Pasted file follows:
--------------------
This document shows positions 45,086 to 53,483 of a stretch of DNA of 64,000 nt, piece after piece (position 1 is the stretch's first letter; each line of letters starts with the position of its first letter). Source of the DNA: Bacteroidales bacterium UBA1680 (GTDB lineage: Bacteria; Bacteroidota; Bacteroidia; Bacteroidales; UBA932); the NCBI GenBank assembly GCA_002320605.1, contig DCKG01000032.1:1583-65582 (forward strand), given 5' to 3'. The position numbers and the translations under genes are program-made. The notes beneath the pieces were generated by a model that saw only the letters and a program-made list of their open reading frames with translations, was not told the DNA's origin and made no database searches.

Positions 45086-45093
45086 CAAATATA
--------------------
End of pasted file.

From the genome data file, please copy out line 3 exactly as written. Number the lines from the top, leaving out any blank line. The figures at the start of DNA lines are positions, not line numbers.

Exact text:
45086 CAAATATA